Chisholm v. Georgia, 2 Dall. 419 (1793), Cornell College - Politics:
Jefferson's Draft of the Kentucky Resolutions - October 1798, Avalon
Project, Yale University:
Joseph Andrews, A Guide for Learning and Teaching The Declaration of
Independence and The U.S. Constitution - Learning from the Original Texts Using Classical Learning Methods of the Founders; San Marcos: The Center for Teaching the Constitution (2010).
Philip B. Kurland and Ralph Lerner, The Founder's Constitution -
Volume Five - Amendments I-XII; Indianapolis: Liberty Fund (1987).
Virginia Resolution of 1798,
Electoral Procedures for Electing President Changed, Amendment 12
"Electors shall meet in their respective states, and vote by ballot for President and Vice-President, one of whom, at least, shall not be an inhabitant of the same state with themselves; they shall name in their ballots the person voted for as President, and in distinct ballots the person voted for as Vice-President, and they shall make distinct lists of all persons voted for as President, and all persons voted for as Vice-President and of the number of votes for each, which lists they shall sign and certify, and transmit sealed to the seat of the government of the United States, directed to the President of the Senate. The President of the Senate shall, in the presence of the Senate and House of Representatives, open all the certificates and the votes shall then be counted. The person having the greatest Number of votes for President, shall be the President, if such number be a majority of the whole number of Electors appointed; and if no person have such majority, then from the persons having the highest numbers not exceeding three on the list of those voted for as President, the House of Representatives shall choose immediately, by ballot, the President. But in choosing the President, the votes shall be taken by states, the representation from each state having one vote; a quorum for this purpose shall consist of a member or members from two-thirds of the states, and a majority of all the states shall be necessary to a choice. And if the House of Representatives shall not choose a President whenever the right of choice shall devolve upon them, before the fourth day of March next following, then the Vice-President shall act as President, as in the case of the death or other constitutional disability of the President. The person having the greatest number of votes as Vice-President, shall be the Vice-President, if such number be a majority of the whole number of Electors appointed, and if no person have a majority, then from the two highest numbers on the list, the Senate shall choose the Vice-President; a quorum for the purpose shall consist of two-thirds of the whole number of Senators, and a majority of the whole number shall be necessary to a choice. But no person constitutionally ineligible to the office of President shall be eligible to that of Vice-President of the United States."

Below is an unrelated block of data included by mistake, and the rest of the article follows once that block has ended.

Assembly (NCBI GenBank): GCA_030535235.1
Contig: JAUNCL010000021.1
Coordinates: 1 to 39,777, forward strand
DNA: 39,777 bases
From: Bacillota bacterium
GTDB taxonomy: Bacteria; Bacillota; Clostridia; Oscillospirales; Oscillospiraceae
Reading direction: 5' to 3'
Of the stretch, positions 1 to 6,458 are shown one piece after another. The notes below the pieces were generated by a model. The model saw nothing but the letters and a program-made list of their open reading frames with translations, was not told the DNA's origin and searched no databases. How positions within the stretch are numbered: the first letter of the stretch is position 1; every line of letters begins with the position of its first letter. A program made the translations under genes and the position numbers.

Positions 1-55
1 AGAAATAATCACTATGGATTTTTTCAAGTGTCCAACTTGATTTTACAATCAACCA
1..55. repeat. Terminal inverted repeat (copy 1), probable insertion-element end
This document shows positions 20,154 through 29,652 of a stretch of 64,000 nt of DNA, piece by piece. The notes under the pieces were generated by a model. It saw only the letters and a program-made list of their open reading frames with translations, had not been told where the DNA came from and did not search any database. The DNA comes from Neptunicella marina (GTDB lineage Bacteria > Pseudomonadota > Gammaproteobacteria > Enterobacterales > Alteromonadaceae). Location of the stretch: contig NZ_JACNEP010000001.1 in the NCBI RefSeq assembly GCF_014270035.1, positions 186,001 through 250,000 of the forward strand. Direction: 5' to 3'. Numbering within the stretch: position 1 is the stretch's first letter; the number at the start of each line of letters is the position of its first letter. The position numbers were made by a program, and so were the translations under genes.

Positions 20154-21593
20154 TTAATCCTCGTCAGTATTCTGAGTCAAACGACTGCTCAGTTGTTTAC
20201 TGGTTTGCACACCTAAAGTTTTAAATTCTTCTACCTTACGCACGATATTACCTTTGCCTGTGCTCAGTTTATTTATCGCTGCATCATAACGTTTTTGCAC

The 12th Amendment changes the procedure for electing the President and Vice President originally provided for in Article II, Section 1, Clause 3. The procedure has remained the same since its ratification, save for the States changing their procedures from appointing the electors by the choice of the State legislatures, thus following the instructions of the State legislatures, to the citizens voting for who the electors are expected to vote for. Though the electors are free to vote for anyone eligible to be President, in practice they usually vote for the candidates chosen by the voters in their State. 1824 is the last election in which electors were primarily appointed by their State legislature. In that election, six states followed that procedure. South Carolina was the final State to follow the practice, ceasing the appointment of their electors by the State legislature upon the approach of the American Civil War.